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Salesforce Industries Summit

Dreamforce 2012: Revolution Is Out

By Christopher J. Bucholtz
Sep 20, 2012 5:00 AM PT

The CRM industry is used to getting a jolt every year from Dreamforce,'s annual mega-event. Each year, the number of attendees swells -- this year, it's more than 70,000 -- and that makes CEO Marc Benioff's bacchanal the epicenter of the CRM industry for a week.

Dreamforce 2012: Revolution Is Out

That give Salesforce a chance to make a serious splash. Some years, it succeeds spectacularly. In other years, like in 2011, the attempt to change the game seemed strained -- the news didn't match the bombast.

This year, the company seems to have found the way to align the importance of the news with the degree of hype more effectively. Of course, this year's Dreamforce keynote was just as full of bombast and spectacle -- it kicked off with MC Hammer singing a modified version of two of his hits with Salesforce-centric lyrics -- but the presentation didn't go overboard in framing what looks like a year not of revolution but of integration, rationalization and incremental improvements for Salesforce and its product lines.

Solid but Not Sensational

For example, Benioff demonstrated new integrations between the technologies Salesforce acquired through its acquisitions of Radian6 and Buddy Media, dubbed Salesforce's "Marketing Cloud." It's a great social marketing tool, but it still lacks core marketing automation functionality.

Last year, one of the big buzz topics around the show was the idea that Salesforce would announce the acquisition of a marketing automation vendor; this has yet to happen, although it seems there's a clear spot in the Salesforce application constellation for such technology to reside.

Chatterbox, another technology unveiled on Wednesday, is a tool that syncs files across devices, allows users to read documents and securely share files. This application takes aim at, and Microsoft's Sharepoint -- and it can be used for certain sales and service functions. It's useful -- but not exactly revolutionary.

Then there's Identity, which combines single sign-on with the ability to import data into Chatter. And, the result of Salesforce's acquisition of HR application creator Rypple. A cogent point was made about recruiting becoming more social, which is true -- just ask LinkedIn about that -- but again, Salesforce is not first on the scene, nor is it offering a revolutionary story.

Social's Not Surprising

The word "social" was used repeatedly -- the early part of the keynote felt like a rehash of what most of the industry has realized about social media for the last few years, although Benioff backed it up with some useful numbers. But the idea of social media is no longer revolutionary -- and it's certainly not new news for the folks who'd attend an event like Dreamforce.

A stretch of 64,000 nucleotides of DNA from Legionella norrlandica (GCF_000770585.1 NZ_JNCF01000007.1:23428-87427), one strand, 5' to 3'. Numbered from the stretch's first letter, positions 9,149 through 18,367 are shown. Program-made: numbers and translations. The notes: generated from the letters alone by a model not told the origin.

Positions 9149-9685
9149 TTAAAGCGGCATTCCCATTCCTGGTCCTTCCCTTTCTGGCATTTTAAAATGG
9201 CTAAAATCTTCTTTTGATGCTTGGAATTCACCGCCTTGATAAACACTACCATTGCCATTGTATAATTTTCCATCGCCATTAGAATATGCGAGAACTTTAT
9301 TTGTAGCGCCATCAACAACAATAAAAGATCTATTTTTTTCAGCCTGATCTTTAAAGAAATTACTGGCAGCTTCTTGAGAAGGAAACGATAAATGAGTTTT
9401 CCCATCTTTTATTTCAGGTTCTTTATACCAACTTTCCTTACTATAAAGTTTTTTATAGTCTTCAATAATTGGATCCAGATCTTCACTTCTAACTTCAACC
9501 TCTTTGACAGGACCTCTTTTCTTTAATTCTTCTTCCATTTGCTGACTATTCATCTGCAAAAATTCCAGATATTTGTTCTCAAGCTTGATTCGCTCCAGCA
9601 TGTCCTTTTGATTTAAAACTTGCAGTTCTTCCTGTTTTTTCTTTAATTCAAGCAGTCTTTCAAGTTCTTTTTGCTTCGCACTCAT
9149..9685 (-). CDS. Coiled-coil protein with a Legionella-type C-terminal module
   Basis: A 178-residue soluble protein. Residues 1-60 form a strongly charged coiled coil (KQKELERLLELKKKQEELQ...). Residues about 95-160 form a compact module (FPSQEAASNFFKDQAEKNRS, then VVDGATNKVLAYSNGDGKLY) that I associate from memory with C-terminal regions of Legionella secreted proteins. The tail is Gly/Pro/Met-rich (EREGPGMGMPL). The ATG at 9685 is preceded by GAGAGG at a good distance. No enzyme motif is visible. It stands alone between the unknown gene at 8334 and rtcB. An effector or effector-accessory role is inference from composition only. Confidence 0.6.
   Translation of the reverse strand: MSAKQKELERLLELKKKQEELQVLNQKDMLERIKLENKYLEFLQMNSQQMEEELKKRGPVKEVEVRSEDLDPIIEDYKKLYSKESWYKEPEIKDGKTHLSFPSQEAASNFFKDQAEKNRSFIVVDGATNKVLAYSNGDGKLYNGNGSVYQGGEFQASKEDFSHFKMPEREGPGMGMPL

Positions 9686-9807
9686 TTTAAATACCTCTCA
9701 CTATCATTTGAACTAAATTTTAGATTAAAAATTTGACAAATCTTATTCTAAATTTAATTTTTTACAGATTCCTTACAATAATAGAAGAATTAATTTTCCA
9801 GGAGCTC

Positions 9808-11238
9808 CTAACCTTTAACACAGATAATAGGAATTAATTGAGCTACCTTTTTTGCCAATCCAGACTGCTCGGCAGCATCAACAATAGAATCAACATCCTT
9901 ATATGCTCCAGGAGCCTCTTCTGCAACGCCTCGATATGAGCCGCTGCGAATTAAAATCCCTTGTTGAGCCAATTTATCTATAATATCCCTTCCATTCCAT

The availability of Salesforce Touch may have been the most significant announcement, although its significance may be more evident to developers than to users. It not only allows Salesforce apps to operate on iOS and Android devices, but also provides a platform for developers to deploy their own applications. It was previewed a year ago, though, so its general availability was not a surprise.

Platform Play

Here's what Salesforce was great at offering: compelling visions and customer stories. A demonstration of how Virgin Airlines had recreated Chatter to enable its customer service agents to be nimble and collaborative was compelling, although it omitted anything about the process of customizing the application and, unfortunately, left out the key ingredient for long-term customer satisfaction -- the linkage of the improvisations agents can make back into the customer record.

Also strong was a case study showing how Commonwealth Bank was using the ingredients of the marketing cloud to surface conversations that reveal opportunities to create new customers and using Chatter for collaboration. Coca-Cola, Burberry, Activision and GE were also participants in the three-hour keynote.

In all this, however, it was clear that core CRM is fading further into the background for Salesforce. With the bulk of the keynote devoted to social marketing, single sign-on, Chatter communities,, Chatterbox and, core functionality of the CRM application at the center was all but overlooked. This suggests that the trend of Salesforce moving toward a platform play is only becoming stronger. Does that trend -- which strongly mirrors Oracle's past evolution -- leave any space for truly revolutionary technology and thinking? We'll have to wait roughly a year to learn the answer to that.

CRM Buyer columnist Chris Bucholtz blogs about CRM at the CRM Outsiders. He has been a technology journalist for 17 years and has immersed himself in the world of CRM since 2006. When he's not wearing his business and technology geek hat, he's wearing his airplane geek hat; he's written three books on World War II aviation.

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